Former Stage Challenge participants are devastated at the loss of the nationwide competition, but its demise may not spell the end of opportunities for local school children to perform.
Stage Challenge, along with J Rock, has been axed for 2018, but the Lakes Performing Arts Company has come to the rescue.
Rebecca Brake, managing director of the company, said the loss of the programme was "absolutely devastating".
"That was such a highlight for so many students. However we have been talking with a lot of teachers around the region and we've volunteered to run a similar programme."
Brake said the company's new programme would be called Rock the Stage, and while it was in the early planning stages, it would be run in a similar fashion to Stage Challenge.
This year, the programme will run for Waikato and Bay of Plenty schools but Brake hoped it could expand nationwide if they found financial backing.
"It would run as similarly to Stage Challenge and J Rock as we can because the programme is familiar to people. We don't want to make too many changes," Brake said.
"It gives an opportunity to those who wouldn't normally do performing arts to be involved in something creative. It builds so many skills: communication, confidence … The list of benefits is really endless."
Turanga Merito competed in Stage Challenge as a student and is now the company's artistic director.
He said the loss of the competition was a "huge blow" and it was heartbreaking to think students wouldn't have the opportunities he'd had while involved in Stage Challenge.
"Looking back on high school years there are certain points that stick out to me as confidence building and life experience, and Stage Challenge is definitely one of those key moments," Merito said.
"It would be really sad to see that opportunity not here anymore. It's a vital and integral part of the school calendar."
Brake said the company had spoken with Stage Challenge organisers who were happy for them to launch Rock the Stage.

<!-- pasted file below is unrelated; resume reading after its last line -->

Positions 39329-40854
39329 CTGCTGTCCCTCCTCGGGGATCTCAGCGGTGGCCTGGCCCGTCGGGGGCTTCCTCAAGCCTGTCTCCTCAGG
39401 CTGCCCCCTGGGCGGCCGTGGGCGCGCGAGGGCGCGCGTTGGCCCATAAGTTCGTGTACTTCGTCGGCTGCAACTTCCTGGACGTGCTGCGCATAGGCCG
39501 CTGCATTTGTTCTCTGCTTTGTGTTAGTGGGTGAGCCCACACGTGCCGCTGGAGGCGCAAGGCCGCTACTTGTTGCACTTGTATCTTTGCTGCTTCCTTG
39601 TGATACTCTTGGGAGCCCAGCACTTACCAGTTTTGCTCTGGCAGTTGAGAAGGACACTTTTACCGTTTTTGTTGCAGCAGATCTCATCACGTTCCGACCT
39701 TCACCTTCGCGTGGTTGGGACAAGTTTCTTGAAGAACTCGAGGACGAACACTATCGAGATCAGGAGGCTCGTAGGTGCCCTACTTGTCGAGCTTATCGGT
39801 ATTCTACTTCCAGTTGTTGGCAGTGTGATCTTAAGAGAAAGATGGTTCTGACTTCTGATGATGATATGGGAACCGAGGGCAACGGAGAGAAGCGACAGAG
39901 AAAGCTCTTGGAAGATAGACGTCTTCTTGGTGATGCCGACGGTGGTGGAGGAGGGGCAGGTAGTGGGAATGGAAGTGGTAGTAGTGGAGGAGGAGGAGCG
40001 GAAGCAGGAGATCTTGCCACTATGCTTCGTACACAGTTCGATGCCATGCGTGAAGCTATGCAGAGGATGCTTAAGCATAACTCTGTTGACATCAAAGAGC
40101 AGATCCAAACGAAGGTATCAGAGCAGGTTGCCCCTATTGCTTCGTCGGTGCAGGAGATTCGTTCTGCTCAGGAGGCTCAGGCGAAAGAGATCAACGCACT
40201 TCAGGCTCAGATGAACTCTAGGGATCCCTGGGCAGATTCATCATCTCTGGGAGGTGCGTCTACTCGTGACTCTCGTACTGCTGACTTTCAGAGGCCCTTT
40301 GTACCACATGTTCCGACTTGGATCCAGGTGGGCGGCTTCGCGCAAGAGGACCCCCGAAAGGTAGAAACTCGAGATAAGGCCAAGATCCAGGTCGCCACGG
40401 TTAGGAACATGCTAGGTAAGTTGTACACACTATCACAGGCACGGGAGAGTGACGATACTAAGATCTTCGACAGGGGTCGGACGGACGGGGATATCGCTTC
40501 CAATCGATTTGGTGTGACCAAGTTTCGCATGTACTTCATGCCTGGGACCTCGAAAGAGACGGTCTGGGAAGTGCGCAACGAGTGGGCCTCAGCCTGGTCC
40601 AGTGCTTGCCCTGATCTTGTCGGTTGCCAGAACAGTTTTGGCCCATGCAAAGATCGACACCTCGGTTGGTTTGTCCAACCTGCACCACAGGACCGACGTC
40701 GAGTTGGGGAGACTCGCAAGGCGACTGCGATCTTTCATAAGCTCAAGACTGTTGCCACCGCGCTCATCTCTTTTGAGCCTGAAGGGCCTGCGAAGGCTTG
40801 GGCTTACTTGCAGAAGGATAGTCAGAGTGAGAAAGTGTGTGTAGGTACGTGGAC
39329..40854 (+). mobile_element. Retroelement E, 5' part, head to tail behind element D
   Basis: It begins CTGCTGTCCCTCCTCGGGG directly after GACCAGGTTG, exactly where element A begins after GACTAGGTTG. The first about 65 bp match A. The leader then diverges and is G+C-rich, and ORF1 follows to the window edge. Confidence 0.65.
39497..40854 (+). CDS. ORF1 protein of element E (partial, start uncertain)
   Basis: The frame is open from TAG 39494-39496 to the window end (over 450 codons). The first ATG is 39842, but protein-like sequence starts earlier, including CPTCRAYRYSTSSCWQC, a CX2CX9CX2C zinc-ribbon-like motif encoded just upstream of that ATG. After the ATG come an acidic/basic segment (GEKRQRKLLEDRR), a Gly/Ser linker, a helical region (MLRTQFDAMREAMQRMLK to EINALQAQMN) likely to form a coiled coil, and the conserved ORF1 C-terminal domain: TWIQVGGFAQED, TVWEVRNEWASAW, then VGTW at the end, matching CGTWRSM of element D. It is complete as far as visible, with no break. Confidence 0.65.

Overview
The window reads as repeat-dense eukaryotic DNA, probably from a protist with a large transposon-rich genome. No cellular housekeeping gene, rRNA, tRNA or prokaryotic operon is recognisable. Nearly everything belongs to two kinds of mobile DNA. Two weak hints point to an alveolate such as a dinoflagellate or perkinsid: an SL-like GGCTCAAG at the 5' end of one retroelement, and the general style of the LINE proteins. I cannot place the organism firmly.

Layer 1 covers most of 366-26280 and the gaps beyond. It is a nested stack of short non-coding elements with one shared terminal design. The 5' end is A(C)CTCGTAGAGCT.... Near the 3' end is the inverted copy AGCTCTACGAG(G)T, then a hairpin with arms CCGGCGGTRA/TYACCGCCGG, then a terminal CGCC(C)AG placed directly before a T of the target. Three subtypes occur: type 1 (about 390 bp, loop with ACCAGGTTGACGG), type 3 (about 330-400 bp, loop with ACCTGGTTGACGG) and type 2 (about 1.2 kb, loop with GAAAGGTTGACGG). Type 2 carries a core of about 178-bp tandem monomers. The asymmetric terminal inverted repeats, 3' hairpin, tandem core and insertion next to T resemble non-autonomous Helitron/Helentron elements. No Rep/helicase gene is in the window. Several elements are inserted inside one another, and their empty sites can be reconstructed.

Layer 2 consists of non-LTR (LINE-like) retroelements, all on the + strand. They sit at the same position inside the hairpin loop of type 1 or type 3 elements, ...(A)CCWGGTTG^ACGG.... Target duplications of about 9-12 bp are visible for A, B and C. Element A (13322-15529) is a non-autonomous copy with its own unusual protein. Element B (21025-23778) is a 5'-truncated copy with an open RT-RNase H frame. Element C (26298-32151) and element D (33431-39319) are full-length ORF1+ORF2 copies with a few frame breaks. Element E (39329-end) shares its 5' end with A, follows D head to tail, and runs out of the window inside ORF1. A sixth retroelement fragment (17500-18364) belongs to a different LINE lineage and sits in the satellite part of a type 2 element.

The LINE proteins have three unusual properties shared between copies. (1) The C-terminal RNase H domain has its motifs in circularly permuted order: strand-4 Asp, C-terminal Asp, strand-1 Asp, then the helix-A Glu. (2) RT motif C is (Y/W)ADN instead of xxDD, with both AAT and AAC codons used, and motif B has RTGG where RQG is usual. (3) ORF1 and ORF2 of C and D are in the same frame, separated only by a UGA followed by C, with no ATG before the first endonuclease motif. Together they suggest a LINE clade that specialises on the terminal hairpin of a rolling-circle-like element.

Stage Challenge organisers attributed the cancellation of the programme, which has run for 25 years, to the fact income from planned shows would not have covered costs.
Foundation chairman Lester Taylor said several factors came into the decision.
Major production costs such as venue hire, staging, lighting and sound had increased over the years, he said.
Brake said a similar fate would not befall Rock the Stage.
"It's a non-profitable thing. We will keep the fees as low as we can and talk to people about venues to keep costs as low as possible."
She said the programme had been a highlight in school calendars during its tenure.
"If you asked a student their highlight for the year, it's often Stage Challenge," she said.
"My son did his first J Rock last year and loved it."
John Paul College dance teacher Jane Trask said she was disappointed given some students had already put in a few months of planning for Stage Challenge.
"However we're looking forward to finding alternative performing arts and dance opportunites to experience with our students."
Western Heights High School teacher Tina Carlson echoed those comments.
"It was a very important part of our school year. The competition benefited all parts of our school community and the wider Rotorua community," Carlson said.
"It was a fantastic creative and learning opportunity in so many ways."
Singer-songwriter Lizzie Marvelly was "gutted" to hear about the loss of the programmes which she called a rite of passage.
"I took part in Stage Challenge when I was at Rotorua Girls' High School and it was one of the highlights of the school year," Marvelly said.
"Stage Challenge and J Rock were important opportunities for Kiwi youth to get involved with performing arts. Students gain confidence, explore their creativity, learn valuable theatre-making skills and make lots of new friends through Stage Challenge."
Stage Challenge incorporated performing arts such as dance, music, design and drama within an eight-minute performance.
J Rock provided primary and intermediate pupils the opportunity to express their creativity through the same artistic channels.
Each year about 200 schools, 16,000 participants and an audience of 25,000 people would turn out for the events, held at more than 10 venues around the country.